May 13, 2012 at 8:35 pm |
  16. Meki60

    I would never vote for BO

    May 13, 2012 at 8:12 pm |

    What is unfortunate here is Obama on his own can do nothing-it is a States and/or a SCOTUS issue. But he may pay the political price for trying to be inclusive of all people-unlike Romney that would shun LGBT's

    May 13, 2012 at 8:12 pm |
  18. John

    Al Sharpton is a joke.You can't gauge what is being said behind pulpits of black American churches by Rev.Al.He would be a great host for Saturday Night Live though...just sayin

    May 13, 2012 at 8:11 pm |
  19. E. Brunson

    Obama is stirring the pot on this issue. Too late for him to get with the program. He is dividing the country for votes.

    May 13, 2012 at 8:11 pm |
  20. KidIndigo

    Pretty sure the Bible also says that slavery is OK, and that polygamy is OK. Any Biblical folks care to take that on? If you're female, BTW, pretty sure the Bible says I can slap you down as being disobedient. Oh, gosh, those inconvenient "truths" in the Bible.

    May 13, 2012 at 8:10 pm |
    • Gay art

      Ha! So great. So can I own some black slaves then? I mean we got a lot of them on welfare and btw their able to have cell phones in pa because of their low income. My taxes shouldn't have to pay for you lack of ambition of you trying to excel in life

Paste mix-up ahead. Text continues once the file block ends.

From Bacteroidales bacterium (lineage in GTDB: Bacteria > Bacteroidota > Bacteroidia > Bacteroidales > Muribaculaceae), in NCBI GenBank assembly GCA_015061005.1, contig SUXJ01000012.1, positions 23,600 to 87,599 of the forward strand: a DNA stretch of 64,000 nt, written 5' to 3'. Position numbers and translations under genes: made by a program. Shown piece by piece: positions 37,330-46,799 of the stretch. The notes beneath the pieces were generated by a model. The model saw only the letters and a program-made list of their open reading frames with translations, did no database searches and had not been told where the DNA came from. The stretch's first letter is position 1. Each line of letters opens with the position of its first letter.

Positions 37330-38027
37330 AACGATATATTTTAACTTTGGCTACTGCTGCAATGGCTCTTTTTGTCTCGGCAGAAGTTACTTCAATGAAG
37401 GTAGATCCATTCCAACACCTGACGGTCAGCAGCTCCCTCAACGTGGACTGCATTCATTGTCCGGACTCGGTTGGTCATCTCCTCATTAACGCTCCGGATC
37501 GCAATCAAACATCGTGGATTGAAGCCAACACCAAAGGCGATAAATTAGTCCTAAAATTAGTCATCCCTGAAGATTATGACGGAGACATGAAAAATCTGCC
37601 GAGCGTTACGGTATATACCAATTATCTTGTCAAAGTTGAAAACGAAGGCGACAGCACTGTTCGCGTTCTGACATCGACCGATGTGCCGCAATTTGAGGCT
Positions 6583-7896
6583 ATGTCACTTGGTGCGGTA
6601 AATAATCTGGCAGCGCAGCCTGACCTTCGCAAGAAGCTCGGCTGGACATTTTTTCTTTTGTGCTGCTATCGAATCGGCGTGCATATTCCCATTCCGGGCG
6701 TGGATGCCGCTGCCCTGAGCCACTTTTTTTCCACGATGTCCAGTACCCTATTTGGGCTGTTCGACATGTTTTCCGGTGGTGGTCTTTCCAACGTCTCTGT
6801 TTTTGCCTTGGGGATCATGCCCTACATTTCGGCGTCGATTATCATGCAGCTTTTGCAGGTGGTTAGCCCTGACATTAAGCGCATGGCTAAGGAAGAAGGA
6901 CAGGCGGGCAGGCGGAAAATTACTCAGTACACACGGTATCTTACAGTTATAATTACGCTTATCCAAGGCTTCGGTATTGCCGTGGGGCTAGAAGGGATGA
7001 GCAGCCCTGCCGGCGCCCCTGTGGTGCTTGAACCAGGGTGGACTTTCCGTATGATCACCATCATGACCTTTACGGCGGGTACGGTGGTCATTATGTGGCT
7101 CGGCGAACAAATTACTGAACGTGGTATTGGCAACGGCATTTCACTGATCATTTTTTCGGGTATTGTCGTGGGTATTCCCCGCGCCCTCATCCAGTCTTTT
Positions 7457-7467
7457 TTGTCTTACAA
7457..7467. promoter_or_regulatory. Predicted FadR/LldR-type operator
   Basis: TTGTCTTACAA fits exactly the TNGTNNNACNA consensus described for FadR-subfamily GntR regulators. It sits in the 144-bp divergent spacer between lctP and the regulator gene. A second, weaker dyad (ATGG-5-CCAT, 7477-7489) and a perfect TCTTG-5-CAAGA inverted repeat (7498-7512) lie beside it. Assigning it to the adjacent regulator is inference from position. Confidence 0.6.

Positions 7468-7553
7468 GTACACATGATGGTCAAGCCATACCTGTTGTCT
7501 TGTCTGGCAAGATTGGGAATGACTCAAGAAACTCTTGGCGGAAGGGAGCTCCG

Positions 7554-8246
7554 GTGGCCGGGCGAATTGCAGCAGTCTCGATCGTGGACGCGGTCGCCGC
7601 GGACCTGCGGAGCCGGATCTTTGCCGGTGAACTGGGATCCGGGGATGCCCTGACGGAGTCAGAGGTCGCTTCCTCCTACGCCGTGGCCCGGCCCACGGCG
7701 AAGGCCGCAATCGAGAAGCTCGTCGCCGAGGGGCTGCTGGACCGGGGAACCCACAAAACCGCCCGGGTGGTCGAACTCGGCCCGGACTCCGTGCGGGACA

May 13, 2012 at 8:16 pm |
    • Sheila M.

      Amen, brother!!! Let's just all go by the bible, it will be a hell of a time. Yipee. I get to oppress SOMEONE!

      May 13, 2012 at 8:23 pm |
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About this blog

The CNN Belief Blog covers the faith angles of the day's biggest stories, from breaking news to politics to entertainment, fostering a global conversation about the role of religion and belief in readers' lives. It's edited by CNN's Daniel Burke with contributions from Eric Marrapodi and CNN's worldwide news gathering team.